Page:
Be a selfless ‘Secret Santa’ this holiday
By Brooke Stacia Demott
For the third evening in a row, a bag of gold coins sailed through the sisters’ bedroom window. Each night, the mysterious donor had eluded their father.
But this time he was ready. Racing to the window, he seized the young man’s arm, yanking him through the small opening. “Who are you?” he demanded. “Why are you doing this?”
The boy was Nicholas of Lycia, known to history as St. Nick. A wealthy young orphan, he’d recently inherited his deceased parent’s fortune, and devotion to God compelled him to share his ample resources with the poor.
Word had spread to Nicholas that a local man had three daughters of marrying age, but no means to secure them husbands. Desperate and nearing starvation, the father was about to turn his girls out into the street (likely, to a life of prostitution). Nicholas tracked down their home, and discretely began delivering bags of gold coins — one for each girl — to give them hope and a future.
As a young man, and later as Bishop of Myra, Nicholas devoted his life to serving the poor.
The legend of St. Nicholas has long since been overtaken by the caricature of Santa Claus, but even legend has preserved an echo of truth — the spirit of extravagant, joyful, secret giving.
Christmas is just around the corner. It’s a time when retailers grease their wheels with the sweat of over-extended consumers, singing praises over this “required” season of giving. Before the annual scramble, let’s pause to consider what it really means to be generous.
One day in Jerusalem, Jesus watched the people bring offerings to the temple. The rich brought generous donations, but Jesus had his eye on an impoverished widow. She gave two small, worthless copper coins. And he said, “This woman has given more than anyone here today. Everybody else gave out of their surplus; but she gave everything she had.”
Generosity isn’t how much we give, but how we give.
How does God want us to give?
— Secretly: So when you give to the needy, don’t announce it with trumpets, as the hypocrites do in order to be honored by others. Truthfully, they’ve received their full reward. Let your giving be in secret.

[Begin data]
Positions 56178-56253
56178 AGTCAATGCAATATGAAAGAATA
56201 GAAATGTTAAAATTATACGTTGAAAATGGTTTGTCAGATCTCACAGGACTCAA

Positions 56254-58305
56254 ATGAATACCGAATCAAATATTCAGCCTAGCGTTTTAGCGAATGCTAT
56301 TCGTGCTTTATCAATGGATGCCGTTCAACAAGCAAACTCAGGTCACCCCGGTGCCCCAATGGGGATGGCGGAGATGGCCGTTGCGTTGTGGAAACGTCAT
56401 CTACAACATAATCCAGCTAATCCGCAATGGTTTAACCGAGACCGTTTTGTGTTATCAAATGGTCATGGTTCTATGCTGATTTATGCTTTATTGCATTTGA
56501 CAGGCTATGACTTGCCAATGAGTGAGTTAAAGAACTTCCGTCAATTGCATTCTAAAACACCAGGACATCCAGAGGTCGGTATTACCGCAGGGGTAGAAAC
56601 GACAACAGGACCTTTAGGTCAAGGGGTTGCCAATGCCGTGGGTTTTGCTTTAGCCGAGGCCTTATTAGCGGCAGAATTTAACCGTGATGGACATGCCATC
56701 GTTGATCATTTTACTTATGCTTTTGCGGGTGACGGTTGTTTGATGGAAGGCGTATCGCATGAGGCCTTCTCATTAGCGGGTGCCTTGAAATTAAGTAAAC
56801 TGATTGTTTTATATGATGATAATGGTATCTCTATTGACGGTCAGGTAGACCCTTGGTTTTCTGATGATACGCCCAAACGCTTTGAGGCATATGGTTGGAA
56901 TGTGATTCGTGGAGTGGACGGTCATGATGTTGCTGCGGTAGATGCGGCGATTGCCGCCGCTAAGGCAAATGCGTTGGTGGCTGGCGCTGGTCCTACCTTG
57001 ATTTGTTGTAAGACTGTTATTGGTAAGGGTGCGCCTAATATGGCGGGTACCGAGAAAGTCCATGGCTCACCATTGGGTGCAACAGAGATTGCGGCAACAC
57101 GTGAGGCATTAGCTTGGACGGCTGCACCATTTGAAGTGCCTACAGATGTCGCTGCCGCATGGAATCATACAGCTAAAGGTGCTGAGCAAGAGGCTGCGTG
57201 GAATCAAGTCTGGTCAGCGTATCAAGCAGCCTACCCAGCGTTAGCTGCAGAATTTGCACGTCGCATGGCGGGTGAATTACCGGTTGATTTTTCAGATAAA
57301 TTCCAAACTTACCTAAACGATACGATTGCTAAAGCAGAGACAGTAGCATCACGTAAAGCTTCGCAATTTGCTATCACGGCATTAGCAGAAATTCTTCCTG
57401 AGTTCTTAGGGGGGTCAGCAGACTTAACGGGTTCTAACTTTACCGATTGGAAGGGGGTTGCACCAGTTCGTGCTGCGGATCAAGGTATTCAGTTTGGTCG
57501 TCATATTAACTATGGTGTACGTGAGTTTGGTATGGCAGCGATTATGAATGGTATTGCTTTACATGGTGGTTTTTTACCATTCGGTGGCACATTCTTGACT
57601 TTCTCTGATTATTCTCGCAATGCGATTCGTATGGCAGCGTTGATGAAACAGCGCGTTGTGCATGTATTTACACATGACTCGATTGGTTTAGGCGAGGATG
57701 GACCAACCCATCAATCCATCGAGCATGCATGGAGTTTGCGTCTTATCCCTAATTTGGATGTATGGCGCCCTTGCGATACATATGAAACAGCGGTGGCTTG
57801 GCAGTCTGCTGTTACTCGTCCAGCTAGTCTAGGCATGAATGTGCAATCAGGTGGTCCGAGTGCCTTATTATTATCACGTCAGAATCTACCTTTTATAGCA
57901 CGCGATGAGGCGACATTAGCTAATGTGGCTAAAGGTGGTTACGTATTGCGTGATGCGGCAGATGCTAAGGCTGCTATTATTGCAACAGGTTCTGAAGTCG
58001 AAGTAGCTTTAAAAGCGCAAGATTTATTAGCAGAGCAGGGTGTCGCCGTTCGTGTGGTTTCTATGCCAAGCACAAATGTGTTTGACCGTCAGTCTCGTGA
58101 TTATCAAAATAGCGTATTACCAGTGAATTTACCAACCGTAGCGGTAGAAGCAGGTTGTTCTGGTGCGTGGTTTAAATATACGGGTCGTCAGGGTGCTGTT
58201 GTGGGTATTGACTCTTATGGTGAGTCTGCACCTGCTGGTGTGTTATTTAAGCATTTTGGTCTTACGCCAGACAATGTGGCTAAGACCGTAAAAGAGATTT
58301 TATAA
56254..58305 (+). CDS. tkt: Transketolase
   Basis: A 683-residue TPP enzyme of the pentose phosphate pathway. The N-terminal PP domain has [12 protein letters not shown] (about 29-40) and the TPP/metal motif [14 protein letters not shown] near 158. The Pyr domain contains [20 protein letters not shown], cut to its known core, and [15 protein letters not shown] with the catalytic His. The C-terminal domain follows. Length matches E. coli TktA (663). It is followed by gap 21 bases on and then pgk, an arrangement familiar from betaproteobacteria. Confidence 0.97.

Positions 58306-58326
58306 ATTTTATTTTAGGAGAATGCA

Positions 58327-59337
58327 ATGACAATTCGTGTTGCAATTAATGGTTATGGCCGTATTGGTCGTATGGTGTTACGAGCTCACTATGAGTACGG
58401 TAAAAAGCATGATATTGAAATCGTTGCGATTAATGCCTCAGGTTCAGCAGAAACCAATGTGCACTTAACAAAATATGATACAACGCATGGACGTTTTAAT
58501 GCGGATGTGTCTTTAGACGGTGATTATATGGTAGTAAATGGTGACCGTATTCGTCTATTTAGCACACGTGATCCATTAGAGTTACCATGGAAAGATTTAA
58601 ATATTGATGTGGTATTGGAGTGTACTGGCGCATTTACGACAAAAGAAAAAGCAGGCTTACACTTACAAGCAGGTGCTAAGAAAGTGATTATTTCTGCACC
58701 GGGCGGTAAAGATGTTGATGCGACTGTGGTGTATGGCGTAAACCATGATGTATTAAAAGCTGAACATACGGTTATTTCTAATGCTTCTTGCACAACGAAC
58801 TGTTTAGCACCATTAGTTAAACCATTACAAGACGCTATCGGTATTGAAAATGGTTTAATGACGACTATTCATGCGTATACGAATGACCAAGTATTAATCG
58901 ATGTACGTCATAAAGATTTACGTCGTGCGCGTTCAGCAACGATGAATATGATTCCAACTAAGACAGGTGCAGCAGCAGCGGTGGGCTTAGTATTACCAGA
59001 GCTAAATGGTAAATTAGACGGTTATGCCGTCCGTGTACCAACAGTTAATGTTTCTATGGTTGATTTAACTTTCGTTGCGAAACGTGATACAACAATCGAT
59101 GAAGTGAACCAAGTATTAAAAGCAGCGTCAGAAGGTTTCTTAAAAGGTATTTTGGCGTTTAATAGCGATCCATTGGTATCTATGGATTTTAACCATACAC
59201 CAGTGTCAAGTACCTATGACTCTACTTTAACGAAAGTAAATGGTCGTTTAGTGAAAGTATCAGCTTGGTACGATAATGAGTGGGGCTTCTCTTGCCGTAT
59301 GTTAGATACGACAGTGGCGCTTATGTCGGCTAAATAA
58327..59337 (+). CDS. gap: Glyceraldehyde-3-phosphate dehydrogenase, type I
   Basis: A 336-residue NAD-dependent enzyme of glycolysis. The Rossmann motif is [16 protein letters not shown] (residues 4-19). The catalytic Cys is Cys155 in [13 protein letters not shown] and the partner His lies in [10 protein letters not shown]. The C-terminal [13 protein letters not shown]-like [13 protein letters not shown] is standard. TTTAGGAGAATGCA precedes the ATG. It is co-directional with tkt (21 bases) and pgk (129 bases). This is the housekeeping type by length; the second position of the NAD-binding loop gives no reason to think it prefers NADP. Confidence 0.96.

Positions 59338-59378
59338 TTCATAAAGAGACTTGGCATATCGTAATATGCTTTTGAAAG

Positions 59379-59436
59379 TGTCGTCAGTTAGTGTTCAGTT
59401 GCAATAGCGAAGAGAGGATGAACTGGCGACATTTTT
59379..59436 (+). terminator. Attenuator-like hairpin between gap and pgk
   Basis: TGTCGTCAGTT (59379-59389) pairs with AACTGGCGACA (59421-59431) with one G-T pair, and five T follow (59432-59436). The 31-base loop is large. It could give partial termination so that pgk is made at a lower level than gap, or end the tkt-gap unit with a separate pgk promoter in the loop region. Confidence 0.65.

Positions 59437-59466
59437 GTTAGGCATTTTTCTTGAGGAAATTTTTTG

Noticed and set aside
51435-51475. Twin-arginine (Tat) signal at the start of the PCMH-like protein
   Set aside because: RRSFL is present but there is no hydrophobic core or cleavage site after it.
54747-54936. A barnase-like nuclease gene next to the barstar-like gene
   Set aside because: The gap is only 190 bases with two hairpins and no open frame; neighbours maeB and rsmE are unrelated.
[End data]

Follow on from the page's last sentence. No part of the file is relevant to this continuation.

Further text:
“And your Father, who sees what is done in secret, will reward you.” (Matthew 6:24)
Be modest in approach
God wants us to give privately; that doesn’t always mean anonymously (aim for that, if possible), but it means without fanfare. We aren’t trumpeting these days; we’re tweeting instead. From Instagramming donation boxes to selfies at the soup kitchen — let’s be honest, it’s to show off.
Subtle hints and shameless boasting all fall under the category of false generosity, done for the pleasure of praise. Now, God doesn’t say he’ll punish us for that — but he won’t bless us, either. Those “likes” on Facebook? That’s your reward. But if you give out of genuine love, you won’t make it public knowledge.
That kind of giving marks real generosity. True generosity earns the invaluable praise of God.
• Joyfully: “Each of you should give from the heart, not reluctantly or under compulsion, for God loves a cheerful giver.” (2 Corinthians 9:7)
Giving because you feel guilty, or pressured, isn’t generous. Why? It’s fake. That kind of giving has the appearance of love, when love isn’t the motive. No one wants to feel like an obligation. And God isn’t phony; He doesn’t want those kinds of gifts, either.
Check your heart; if you’re using gifts to replace the love you don’t show, make those relationships right, instead.
• Sacrificially: Remember the poor widow who gave everything she had? From a materialistic perspective, that’s foolish. Why would you give up what you need to survive?
If you understand where provision comes from, it’s easier than you’d think. Someone who gives sacrificially understands that God provided everything he or she has, and if God did it once, he will do it again. We came into the world with nothing, and we will leave it with nothing. In between, life is filled with countless opportunities to be a catalyst of blessing.
When Jesus came into the world, he did so secretly; born to a poor young couple, in a barn, in the middle of the night. Sacrificially, he gave up his throne in heaven to walk alongside a broken creation, seeking to save the lost, and ultimately dying for the sins of the world. Incredibly, he came joyfully; knowing he’d be rejected, humiliated, and crucified for our sake. Nevertheless, for the joy set before him, he came to give us the ultimate gift — his life, for our forgiveness.
In light of the extravagant generosity of God, Merry Christmas, Mohawk Valley!
• Brooke Stacia Demott is a columnist with In Good Health newspaper. Got a question for Demott? Feel free to email her at firstname.lastname@example.org.